Bookface Book Challenge – Hodges Figgis Years


Bookface book challenge: “Ten books that have stayed with you in some way.”  I’ve extended the challenge to lots of books ‘that have stayed with me in some way’ plus useless cliff-note-style biographical notes. Here are my Hodges Figgis, The Bookstore years.

*She’s Come Undone by Wally Lamb – When you read this book you will not believe a man wrote it. So, read it. It’s poignant, funny, and remarkably well-written.

*Kitchen by Banana Yoshimoto – This book changed my life. As previously mentioned I was more than a little obsessed with China in my teenage years, but it was nearly impossible to get books on China at that time. I started reading about Japan. This was the first book of modern Japanese literature I ever read. It is brilliant. I had never read prose like this before – balanced and elemental. Yoshimoto is my heroine – I am addicted to her.

*Things Fall Apart by Chinua Achebe – What a way to tell a story. A beautiful description of a desperate situation.

*The Bell Jar by Sylvia Plath – I had hoped to find something in this book that was not there. I had hoped to find hope. I found it disappointing because I had an expectation of this book that was not met. It is an excellent book. I’m still not sure of my opinion on it as a tract force fed onto young women as one to identify with. Perhaps Wollstonecraft should be read in tangent with it.

*A Room of One’s Own by Virginia Woolf – What can I say about this book? It meant everything to me at 20. It was me, in a book, someone else, with another life, in another time, had written. It is an important book for all women.

*Hideous Kinky by Esther Freud – She’s coming to Adelaide Writers Week 2015. Result! This book is told from the eyes of a child accompanying her mother on the hippy trail to Morocco in the 1960s, and it is an excellent piece of work. It reads rhythmically as if you’re tripping. Do read it. It’s a semi-autobiographical novel. Yes, the author is Sigmund’s great-granddaughter and daughter of Lucian.

*The Weeping of Angels by Joseph O’Connor – Lindsay and I used to stalk Joseph O’Connor around Dublin Town. We were his groupies. This play was amazing, it played in The Gate, but was never published. I’d so love to read it. Red Roses for Petrol another O’Connor play, but I have not seen it or read it as it is unpublished. If you could get a copy of it to me I would love you forever.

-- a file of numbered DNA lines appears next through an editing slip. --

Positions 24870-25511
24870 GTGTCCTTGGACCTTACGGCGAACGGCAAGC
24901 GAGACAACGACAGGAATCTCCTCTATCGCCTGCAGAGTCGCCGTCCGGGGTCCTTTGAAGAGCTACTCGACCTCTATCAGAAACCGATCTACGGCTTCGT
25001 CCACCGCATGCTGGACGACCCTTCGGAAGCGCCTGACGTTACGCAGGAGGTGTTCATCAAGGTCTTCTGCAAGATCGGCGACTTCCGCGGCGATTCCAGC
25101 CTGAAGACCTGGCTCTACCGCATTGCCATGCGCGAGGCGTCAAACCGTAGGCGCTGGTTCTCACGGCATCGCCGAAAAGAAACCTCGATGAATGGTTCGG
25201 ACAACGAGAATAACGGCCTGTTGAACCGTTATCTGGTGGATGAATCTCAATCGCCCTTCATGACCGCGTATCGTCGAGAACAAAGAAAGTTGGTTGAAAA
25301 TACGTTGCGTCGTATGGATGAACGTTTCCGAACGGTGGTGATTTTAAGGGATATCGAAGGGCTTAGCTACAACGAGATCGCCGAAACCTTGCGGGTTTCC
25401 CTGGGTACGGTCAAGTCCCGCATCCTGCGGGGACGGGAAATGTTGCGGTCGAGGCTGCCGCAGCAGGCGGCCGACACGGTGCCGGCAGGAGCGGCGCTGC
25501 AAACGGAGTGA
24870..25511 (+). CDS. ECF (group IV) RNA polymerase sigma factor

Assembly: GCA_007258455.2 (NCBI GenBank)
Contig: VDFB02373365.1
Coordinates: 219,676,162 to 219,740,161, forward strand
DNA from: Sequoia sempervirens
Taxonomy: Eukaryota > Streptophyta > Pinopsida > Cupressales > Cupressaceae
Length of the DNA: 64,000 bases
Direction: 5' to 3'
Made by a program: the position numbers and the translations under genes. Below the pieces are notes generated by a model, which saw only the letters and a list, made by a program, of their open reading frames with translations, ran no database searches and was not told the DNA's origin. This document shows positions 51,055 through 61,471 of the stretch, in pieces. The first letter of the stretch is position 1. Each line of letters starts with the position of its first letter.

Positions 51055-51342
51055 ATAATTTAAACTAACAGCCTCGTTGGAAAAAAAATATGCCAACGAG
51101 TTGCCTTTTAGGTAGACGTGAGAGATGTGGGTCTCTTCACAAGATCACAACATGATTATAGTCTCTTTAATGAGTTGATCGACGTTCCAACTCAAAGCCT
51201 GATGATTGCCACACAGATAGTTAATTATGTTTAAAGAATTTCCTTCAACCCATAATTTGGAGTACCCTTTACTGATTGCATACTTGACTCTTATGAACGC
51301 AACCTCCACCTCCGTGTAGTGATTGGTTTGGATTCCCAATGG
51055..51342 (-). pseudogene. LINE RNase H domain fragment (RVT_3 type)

* A Personal Matter by Kenzaburō Ōe – I hated this book. Read it and try to like it. I dare you. That said, you will never forget it.

*Toni Morrison – My Mam loved Oprah. We would often watch Oprah together when I was off school/work or sick. Oprah said we must read Toni Morrison. So, we did. Mam would read a book, then I would. Or vice veresa. My favourites are Sula, Jazz and Beloved. But, I picked Jazz because it has this line in it “Pain. I seem to have an affection … a kind of sweethtooth for it.” – one of my favourite lines ever written.

*The Hours by Michael Cunningham – I read all of Virginia Woolf except her diaries (another excellent present someone could buy me) when I worked in HF. I loved them all. I can’t pick one of her novels as my favourite. But this book came out at that time and I devoured it. I read it on the train. I read it walking from Pearse St, past Trinity College, to Hodges Figgis. I even read it in the lift. We never had a chance to read on the shop floor. There was a lot of reading while walking in HF days. It was a particular skill honed by bookworms in the days before mobile phones. If you haven’t read Woolf and are in any way intimidated then this would be an excellent introduction.

*Disgrace by JM Coetzee – I have lived in Adelaide for almost 4 years and still have not met Coetzee. Seriously. Hmpf. I should definitely read more books from Africa though. Any I have read, I have adored. This book is a little bit tough going and could possibly turn you onto drink and drugs. Coetzee does not paint a pretty post-apartheid picture. Rest up before you read it.

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